So you think it’s reasonable that people should listen to a 2 hour podcast titled “Weight loss for cyclists” with a registered dietitian and have the outcome for 50% of the audience be “if you want to lose weight as a cyclist, go somewhere else and hire a dietitian“? That’s what I find “almost incredible”.


I’m now training 14-16hrs SBR and I’m not fuelling additionally at all this season, I’m 65+20kg excess weight, ie 85kg.

You’d think I’m eating fast food all day and sweets, but I’m not.

Moving the discussion on to Ironman - @Jonathan :muscle::facepunch::+1:

The technique may look “garbage” particularly on sea swims but that’s just comparing to pool technique. It’s actually great open water technique, certainly for the people you’re likely to be watching.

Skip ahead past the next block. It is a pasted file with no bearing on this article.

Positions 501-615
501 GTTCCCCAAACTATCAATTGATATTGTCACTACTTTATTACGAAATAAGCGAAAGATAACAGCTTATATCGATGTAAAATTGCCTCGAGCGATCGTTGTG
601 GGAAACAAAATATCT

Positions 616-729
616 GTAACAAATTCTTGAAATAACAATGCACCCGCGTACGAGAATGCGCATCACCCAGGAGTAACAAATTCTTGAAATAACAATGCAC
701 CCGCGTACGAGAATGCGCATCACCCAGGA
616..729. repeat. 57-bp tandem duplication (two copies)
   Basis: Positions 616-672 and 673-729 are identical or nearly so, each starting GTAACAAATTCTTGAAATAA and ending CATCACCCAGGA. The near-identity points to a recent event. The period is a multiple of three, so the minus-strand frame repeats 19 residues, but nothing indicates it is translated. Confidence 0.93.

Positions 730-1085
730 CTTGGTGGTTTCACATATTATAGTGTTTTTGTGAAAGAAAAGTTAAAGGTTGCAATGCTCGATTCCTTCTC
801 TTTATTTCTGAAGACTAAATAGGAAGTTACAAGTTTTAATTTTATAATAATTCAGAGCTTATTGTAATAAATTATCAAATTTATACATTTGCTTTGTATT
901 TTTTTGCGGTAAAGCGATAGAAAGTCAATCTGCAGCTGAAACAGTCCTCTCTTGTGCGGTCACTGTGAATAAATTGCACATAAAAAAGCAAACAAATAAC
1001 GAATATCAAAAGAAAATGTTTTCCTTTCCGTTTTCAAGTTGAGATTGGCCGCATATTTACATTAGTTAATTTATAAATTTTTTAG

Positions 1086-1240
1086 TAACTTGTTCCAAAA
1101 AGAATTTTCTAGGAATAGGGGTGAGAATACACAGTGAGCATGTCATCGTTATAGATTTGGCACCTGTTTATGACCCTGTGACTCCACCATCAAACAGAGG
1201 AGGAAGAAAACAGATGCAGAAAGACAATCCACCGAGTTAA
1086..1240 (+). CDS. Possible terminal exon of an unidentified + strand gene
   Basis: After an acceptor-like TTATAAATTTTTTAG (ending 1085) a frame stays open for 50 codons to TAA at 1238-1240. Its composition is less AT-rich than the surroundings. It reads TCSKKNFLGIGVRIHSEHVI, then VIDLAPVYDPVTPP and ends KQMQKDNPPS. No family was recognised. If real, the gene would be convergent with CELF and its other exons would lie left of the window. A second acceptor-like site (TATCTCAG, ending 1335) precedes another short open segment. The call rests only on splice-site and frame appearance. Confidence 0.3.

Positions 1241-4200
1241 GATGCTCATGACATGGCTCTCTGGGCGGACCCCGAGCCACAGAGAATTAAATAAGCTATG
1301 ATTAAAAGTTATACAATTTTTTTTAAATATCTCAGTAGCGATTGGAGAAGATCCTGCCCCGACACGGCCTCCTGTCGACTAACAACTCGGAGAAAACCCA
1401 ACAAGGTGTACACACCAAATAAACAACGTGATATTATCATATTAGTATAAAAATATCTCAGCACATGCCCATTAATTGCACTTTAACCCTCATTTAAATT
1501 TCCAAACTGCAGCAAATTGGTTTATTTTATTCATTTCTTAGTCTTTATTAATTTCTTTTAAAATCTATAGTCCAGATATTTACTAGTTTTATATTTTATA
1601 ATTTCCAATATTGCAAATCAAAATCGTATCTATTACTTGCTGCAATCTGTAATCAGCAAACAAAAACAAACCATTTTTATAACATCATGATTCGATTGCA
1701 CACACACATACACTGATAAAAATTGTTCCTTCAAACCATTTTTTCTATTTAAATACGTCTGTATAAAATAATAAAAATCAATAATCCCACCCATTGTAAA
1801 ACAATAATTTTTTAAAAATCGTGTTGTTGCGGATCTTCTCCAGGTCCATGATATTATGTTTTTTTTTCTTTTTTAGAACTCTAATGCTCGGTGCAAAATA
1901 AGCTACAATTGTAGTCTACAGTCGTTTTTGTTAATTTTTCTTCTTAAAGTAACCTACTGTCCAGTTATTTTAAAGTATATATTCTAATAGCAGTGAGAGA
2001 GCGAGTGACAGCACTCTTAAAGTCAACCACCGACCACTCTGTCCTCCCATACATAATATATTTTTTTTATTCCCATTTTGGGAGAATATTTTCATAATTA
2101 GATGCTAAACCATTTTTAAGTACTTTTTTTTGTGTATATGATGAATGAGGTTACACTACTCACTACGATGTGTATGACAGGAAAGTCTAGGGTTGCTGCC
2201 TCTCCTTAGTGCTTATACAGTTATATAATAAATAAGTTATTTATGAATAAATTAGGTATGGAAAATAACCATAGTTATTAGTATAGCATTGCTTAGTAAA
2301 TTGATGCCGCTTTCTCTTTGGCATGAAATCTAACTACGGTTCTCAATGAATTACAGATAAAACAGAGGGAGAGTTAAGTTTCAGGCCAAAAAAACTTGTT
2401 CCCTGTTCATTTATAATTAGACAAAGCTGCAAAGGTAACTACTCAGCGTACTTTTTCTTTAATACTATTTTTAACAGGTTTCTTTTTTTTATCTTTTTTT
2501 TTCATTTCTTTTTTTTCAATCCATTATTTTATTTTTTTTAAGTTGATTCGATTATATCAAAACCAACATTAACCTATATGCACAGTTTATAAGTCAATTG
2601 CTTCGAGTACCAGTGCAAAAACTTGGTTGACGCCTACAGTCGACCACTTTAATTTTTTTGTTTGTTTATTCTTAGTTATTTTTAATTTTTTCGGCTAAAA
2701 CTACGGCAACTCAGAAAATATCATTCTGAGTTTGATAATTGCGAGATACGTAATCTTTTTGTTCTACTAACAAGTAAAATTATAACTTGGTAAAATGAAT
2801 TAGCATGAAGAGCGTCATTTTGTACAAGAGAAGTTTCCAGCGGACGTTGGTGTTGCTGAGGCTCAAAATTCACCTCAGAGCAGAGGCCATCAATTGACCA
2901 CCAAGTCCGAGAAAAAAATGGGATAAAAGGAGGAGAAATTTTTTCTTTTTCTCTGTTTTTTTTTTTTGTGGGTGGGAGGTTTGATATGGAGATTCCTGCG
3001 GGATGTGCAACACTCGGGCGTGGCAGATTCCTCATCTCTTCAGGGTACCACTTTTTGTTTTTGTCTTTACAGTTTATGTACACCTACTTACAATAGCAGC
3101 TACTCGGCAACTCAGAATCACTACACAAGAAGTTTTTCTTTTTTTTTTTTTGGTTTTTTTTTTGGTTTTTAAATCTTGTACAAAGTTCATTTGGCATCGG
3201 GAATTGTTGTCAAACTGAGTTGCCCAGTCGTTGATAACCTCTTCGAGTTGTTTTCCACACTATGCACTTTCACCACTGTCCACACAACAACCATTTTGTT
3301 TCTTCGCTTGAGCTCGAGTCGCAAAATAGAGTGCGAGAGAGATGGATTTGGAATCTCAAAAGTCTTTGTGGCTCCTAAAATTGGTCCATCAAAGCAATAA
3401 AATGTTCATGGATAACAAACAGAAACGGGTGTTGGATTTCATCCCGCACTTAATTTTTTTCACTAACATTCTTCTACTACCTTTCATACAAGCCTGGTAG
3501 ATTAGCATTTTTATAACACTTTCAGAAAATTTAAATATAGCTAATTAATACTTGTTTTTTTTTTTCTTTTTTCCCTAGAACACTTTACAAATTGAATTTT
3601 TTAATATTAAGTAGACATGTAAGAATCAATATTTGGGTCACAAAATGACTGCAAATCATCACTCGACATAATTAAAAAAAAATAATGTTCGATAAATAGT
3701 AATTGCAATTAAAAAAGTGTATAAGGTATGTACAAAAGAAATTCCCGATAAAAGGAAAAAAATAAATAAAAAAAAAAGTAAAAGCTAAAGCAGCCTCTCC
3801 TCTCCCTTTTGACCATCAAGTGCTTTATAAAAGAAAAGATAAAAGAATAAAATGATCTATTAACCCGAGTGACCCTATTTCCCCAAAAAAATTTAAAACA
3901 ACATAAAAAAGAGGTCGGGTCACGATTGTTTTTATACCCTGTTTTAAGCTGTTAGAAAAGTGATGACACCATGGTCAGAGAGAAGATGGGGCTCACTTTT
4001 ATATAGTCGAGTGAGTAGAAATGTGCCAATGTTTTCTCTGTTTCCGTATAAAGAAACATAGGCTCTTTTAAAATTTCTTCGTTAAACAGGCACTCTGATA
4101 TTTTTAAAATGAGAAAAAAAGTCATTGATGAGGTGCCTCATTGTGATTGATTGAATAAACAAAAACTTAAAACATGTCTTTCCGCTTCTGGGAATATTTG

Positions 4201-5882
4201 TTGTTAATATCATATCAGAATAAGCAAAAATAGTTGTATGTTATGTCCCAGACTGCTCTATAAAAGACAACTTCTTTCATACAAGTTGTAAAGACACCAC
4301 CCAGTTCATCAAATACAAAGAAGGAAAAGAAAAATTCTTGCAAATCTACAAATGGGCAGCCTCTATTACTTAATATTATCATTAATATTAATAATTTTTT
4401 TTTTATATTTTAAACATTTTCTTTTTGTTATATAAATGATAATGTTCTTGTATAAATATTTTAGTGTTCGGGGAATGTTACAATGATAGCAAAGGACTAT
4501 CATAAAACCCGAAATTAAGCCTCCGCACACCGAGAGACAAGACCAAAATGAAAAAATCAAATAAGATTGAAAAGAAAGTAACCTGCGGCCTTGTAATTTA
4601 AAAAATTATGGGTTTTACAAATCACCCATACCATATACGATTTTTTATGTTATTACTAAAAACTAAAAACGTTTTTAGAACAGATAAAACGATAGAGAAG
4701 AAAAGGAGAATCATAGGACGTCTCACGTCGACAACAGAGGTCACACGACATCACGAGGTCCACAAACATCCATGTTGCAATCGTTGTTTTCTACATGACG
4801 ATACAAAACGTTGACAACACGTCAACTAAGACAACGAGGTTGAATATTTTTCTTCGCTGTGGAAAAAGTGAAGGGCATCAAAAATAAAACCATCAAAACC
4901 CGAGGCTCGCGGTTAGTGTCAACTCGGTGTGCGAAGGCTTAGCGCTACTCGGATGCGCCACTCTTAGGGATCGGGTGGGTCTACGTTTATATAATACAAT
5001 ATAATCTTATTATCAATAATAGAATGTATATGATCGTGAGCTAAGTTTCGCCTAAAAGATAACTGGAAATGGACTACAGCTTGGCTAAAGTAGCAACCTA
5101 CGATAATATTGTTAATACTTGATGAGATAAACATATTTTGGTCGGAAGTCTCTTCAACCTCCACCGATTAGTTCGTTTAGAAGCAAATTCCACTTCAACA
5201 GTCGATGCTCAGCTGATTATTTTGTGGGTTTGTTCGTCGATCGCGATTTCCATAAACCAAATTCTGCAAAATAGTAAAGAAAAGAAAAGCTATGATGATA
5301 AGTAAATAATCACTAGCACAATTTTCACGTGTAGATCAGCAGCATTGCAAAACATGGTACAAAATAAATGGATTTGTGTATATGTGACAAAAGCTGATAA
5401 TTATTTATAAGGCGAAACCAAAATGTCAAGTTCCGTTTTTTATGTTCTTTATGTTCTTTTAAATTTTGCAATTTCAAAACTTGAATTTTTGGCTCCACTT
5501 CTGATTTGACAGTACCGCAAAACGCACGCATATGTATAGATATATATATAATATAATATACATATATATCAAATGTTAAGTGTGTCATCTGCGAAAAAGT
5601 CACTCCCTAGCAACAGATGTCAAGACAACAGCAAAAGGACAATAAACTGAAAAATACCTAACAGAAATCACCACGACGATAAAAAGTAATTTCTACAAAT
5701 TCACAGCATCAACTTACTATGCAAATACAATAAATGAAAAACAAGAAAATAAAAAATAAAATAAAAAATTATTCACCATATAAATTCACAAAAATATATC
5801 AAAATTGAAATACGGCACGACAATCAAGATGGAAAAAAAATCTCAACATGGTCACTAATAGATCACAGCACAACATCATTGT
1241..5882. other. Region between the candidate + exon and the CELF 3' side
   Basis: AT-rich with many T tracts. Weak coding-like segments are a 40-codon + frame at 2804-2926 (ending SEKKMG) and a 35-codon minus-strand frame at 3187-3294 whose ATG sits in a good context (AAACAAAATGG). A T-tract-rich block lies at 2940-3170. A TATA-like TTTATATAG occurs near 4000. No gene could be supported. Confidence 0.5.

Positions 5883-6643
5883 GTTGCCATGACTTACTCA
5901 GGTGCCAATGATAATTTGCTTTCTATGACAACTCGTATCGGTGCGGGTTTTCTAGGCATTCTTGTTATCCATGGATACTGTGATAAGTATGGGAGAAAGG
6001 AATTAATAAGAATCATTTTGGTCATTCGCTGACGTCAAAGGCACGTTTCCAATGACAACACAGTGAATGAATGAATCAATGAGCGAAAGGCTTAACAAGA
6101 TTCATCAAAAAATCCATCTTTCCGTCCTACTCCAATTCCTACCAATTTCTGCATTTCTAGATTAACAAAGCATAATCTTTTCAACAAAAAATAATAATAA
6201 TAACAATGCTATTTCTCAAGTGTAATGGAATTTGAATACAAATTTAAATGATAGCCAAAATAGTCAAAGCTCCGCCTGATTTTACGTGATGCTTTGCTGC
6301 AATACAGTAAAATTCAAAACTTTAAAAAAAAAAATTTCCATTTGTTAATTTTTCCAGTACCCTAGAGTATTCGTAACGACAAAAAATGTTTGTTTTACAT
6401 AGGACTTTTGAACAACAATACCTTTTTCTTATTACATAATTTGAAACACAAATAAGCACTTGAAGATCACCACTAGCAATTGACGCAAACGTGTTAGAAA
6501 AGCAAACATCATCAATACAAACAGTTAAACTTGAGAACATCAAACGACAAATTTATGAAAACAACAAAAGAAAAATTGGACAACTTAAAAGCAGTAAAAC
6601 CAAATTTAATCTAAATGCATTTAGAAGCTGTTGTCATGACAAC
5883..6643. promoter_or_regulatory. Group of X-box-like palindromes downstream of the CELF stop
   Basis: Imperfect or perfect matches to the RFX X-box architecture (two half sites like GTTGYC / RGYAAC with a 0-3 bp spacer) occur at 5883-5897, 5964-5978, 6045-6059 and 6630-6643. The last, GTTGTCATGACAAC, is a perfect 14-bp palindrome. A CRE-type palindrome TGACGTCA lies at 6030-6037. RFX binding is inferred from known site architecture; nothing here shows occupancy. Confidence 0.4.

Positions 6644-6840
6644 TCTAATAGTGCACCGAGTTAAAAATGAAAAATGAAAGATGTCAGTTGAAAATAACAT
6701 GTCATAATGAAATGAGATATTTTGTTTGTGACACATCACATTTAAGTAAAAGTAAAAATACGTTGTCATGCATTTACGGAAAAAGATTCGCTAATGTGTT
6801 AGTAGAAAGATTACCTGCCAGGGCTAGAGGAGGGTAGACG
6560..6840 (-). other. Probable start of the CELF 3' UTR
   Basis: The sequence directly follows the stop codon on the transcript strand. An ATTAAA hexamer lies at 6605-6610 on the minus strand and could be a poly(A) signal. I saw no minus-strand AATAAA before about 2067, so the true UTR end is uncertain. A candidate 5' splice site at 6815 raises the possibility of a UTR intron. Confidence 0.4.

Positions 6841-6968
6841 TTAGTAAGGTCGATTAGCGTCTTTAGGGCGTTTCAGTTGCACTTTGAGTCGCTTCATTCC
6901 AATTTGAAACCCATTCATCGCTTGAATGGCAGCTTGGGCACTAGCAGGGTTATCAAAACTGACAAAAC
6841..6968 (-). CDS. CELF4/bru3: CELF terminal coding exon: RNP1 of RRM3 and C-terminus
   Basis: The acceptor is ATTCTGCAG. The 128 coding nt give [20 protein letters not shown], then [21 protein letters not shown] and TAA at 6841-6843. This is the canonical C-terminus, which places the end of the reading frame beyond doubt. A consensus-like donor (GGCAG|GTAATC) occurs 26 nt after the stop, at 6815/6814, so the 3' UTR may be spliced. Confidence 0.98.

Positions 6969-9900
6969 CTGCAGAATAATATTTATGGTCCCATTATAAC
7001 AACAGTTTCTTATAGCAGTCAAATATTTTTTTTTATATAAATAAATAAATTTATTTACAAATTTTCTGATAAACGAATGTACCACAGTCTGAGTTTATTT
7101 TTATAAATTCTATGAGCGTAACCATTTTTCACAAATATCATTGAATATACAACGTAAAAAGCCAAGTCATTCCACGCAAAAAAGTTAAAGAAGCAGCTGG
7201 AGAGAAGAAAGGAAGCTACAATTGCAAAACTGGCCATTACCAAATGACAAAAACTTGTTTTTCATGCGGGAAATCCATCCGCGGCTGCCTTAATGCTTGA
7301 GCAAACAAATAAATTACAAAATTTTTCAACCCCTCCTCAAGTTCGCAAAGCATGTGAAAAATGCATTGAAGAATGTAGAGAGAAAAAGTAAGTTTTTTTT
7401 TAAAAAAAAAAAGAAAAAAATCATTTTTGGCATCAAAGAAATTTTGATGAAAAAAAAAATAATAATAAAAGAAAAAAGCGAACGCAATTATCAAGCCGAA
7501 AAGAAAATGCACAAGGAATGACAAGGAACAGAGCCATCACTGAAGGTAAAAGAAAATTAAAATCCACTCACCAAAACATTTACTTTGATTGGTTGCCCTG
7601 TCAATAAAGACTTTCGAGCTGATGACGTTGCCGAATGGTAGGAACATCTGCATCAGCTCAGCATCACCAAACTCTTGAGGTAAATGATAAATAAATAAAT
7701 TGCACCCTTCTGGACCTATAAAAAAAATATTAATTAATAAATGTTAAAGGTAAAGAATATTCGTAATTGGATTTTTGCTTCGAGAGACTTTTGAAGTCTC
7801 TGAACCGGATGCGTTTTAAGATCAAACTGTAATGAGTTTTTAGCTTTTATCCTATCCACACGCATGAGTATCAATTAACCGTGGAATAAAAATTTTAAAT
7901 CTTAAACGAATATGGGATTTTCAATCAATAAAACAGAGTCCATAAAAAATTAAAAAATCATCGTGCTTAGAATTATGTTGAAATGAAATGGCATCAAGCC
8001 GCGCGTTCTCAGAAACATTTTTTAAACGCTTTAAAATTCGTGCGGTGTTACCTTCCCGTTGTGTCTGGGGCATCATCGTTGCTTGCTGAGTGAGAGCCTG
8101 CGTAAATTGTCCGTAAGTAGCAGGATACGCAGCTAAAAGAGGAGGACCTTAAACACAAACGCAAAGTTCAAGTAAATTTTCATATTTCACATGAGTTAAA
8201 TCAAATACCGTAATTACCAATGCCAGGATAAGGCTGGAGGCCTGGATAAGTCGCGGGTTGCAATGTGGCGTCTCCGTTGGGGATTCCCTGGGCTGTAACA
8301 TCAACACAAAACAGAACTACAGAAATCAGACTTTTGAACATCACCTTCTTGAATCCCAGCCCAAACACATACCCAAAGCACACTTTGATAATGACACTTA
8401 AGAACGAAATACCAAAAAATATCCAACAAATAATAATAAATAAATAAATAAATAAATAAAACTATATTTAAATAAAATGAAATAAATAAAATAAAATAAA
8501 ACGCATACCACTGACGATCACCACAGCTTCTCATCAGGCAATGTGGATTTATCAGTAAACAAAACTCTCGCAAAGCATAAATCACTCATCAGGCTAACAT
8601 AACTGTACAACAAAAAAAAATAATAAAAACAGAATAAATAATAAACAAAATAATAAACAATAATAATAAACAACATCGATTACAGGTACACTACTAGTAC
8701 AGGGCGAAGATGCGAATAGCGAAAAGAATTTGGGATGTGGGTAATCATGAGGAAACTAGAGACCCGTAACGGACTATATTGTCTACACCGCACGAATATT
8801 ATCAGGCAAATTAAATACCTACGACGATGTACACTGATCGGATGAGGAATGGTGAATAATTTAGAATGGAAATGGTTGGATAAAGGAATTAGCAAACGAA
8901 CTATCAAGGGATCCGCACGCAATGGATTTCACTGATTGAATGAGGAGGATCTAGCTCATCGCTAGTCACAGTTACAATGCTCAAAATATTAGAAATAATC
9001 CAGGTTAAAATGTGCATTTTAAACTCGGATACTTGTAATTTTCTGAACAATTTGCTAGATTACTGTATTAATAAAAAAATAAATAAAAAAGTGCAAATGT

A higher stroke per minute, wider entry, shorter stroke which is all the antithesis of pool coaching is perfect for open water racing. Check out the Tokyo Olympics they had great closeups of the marathon swim or national 5k OW races.


That is my new favourite wording of anything, ever. “I’m 65+20kg” hahaah😂


About an hour in, isn’t that workout levels v2 with unstructured ride analysis that’s not it public yet?